Even though Bryan Allen hasn’t arrived full time, (Which can be excused because of his various injuries) Burke has had a multitude of success in developing players, and drafting the best player available, rather than picking for a need, and that strategy has served him very well, as there is nothing to suggest that the good luck won’t continue.
Burke and Company strolled up on to the Draft podium and announced that their first pick in 2001 was R.J. Umberger. Umberger, who is is power-forward type of player. He slipped to the Canucks which was probably due, in small part, to the Oilers making a reach for Ales Hemsky at number thirteen.
The one problem with Umberger, however, is that he always leaves scouts wanting more. For someone with his size, he should be invo Read more»
A summary of activity in the Maple Leafs’ Camp on the second day of the NHL Entry Draft in Sunrise, Florida.
The names, generally, are not as well known as the ones called in the earlier rounds. In many ways, however, it is the second day of the draft that really separates the successful franchises from the pretenders. The truest gauge of any organization’s scouting prowess is the ability to unearth hidden gems in rounds 5 through 9 (long after many observers have essentially lost interest in the proceedings).
Here is a thumbnail assessment of the players selected by the Maple Leafs on Day Two.
Kyle Wellwood (C – Belleville, OHL) : The 2000/2001 OHL scoring champion wouldn’t have been there for the Maple Leafs in round five if there weren’t some serious reservations about his long term pro potential. At 5-10 and 190 pounds, Wellwood certainly doesn’t have ideal NHL size and his skating is average at best. Many scouts give much of the credit for Kyle’s scoring title to line mates Randy Rowe and Branko Radivojevic, both of whom also finished in the top five. To be fair, Wellwood has a wide range of offensive skills (especially puckhandling and playmaking) and was superlative for the Bulls this season. Though drafting is largely a matter of judging a player’s potential, there should always be room to recognize outstanding performance as well.
Max Kondratiev (D – Togliatti, Russia) : Kondratiev is a swift rearguard who represented his country at the Under-18 Tournament this year. Maxim is 6-1 but u Read more»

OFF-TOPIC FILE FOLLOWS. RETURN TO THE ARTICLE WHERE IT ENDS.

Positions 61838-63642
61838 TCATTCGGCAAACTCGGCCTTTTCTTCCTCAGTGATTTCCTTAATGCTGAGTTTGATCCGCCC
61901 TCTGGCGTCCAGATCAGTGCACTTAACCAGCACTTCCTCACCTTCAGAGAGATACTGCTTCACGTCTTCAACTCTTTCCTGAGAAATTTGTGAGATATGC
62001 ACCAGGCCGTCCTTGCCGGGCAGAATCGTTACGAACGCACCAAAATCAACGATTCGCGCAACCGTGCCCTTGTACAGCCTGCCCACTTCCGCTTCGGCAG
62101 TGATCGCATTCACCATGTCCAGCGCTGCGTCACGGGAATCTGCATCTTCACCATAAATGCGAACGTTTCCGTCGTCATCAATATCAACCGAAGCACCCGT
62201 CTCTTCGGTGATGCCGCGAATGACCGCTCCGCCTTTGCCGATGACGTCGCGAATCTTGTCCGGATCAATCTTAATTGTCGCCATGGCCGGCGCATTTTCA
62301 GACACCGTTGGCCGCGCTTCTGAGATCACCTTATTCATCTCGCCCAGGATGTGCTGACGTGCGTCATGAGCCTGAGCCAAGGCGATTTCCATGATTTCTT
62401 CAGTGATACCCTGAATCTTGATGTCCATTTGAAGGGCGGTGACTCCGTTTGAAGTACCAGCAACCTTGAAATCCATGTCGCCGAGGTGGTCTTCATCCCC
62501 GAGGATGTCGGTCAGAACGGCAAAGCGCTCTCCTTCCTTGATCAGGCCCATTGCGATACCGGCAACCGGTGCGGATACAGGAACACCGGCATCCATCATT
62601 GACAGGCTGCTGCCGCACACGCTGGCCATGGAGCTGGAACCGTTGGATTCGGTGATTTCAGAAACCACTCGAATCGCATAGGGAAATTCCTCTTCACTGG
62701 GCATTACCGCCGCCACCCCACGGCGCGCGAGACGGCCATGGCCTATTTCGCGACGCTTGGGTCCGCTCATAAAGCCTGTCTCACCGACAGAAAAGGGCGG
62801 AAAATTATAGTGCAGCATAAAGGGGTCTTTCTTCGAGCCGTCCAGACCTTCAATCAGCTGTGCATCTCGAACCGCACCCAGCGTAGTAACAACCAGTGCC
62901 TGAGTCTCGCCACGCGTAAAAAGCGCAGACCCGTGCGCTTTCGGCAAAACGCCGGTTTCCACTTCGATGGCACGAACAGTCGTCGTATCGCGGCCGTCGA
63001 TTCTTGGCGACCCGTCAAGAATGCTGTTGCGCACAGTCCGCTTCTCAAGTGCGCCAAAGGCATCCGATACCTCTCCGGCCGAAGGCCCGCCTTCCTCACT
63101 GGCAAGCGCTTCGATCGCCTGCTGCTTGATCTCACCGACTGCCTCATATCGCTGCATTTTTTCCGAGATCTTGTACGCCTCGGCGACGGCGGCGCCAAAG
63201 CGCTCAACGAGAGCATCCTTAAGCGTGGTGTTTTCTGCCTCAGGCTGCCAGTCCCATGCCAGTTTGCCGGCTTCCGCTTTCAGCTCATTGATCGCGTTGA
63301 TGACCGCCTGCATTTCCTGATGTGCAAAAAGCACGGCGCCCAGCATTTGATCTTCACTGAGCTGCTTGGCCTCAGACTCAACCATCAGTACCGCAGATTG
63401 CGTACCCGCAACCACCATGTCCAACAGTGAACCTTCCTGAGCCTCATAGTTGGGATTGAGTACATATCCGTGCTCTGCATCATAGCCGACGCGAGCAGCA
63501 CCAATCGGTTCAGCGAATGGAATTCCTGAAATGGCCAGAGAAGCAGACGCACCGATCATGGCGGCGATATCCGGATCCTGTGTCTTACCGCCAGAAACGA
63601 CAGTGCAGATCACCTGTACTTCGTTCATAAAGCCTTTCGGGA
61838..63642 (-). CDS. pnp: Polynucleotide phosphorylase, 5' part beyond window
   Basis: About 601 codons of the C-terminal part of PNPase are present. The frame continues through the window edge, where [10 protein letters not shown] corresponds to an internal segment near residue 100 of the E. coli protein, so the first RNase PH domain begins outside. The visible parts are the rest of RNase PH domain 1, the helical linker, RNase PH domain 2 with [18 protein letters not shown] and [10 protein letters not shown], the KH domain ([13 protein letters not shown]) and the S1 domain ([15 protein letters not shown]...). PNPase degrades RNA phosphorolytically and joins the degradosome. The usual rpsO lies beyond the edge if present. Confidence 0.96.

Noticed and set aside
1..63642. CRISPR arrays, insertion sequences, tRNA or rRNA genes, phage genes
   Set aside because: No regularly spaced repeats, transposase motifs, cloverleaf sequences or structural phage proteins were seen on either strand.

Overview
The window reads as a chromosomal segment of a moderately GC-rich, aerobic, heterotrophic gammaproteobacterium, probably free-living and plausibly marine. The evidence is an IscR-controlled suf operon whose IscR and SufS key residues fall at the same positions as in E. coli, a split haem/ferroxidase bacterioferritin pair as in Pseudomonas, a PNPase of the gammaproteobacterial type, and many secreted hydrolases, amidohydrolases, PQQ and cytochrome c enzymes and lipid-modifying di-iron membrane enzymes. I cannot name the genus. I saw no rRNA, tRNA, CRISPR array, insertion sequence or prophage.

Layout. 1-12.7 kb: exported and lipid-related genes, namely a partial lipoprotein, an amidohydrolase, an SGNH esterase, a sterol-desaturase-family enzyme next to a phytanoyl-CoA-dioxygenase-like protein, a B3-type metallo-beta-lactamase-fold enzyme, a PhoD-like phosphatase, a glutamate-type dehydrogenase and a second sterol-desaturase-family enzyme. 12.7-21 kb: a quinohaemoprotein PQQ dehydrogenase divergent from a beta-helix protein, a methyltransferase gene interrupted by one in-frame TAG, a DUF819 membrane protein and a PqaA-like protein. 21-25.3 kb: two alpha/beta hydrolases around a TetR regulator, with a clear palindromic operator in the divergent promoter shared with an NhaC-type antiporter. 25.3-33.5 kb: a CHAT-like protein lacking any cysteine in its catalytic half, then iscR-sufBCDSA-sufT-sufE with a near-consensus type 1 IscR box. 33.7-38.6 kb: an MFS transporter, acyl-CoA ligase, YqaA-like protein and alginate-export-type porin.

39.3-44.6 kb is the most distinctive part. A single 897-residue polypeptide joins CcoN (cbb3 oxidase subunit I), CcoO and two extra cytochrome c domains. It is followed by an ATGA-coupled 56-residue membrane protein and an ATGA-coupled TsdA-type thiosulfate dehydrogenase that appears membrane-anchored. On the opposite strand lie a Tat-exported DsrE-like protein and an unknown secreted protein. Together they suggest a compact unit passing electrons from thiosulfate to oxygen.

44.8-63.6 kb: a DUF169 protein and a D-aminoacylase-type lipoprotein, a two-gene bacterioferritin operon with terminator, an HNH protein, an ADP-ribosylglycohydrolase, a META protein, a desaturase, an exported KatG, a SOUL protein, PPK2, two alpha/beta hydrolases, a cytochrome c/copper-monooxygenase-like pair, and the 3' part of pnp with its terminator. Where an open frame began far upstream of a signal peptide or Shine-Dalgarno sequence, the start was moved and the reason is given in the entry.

Jason Spezza has been talked about in hockey circles for years. Ever since he was 15 years old this kid was tabbed as a future superstar. He has incredible vision and a touch with the puck. He is smooth, great touch with the puck to go with great vision and great hockey sense. He sees the ice exceptionally well and has great size to go with the package. The “Special One” as he has been tabbed, has had a much maligned hockey career since he came on the scene with the Brampton Battalion. He then moved on to the Missisauga IceDogs and possibly hindered his development with ignorant coaches and managers. Don Cherry loved this kid but didn’t make him a better player. Thus, Spezza asked for a trade, got it and with it, much criticism. He led the Windsor Spitfires to the playoffs with a 2 point a game pace almost winning the scoring title playing less games than the winner, Kyle Wellwood. Spezza played pretty well for Canada in the World Juniors, but he didn’t dominate even though he had already been through one tournament. With such a long career in the spotlight tabbed as Canada’s developmental savior, came much criticism. People started to question his work ethic and desire to succeed, as well as his skating. He is 6’3 and over 200 pounds. He is a big man and can skate. His upside is being a “one” the category consisting of only Gretzky, Lemieux and Lindros. And the downside of being a Jason Allison (90+ points a season).
For GM Marshall Johnston to pull of such a deal, getting rid of the fan’s favorite target Alexei Yashin, and receiving a future superstar in Spezz Read more»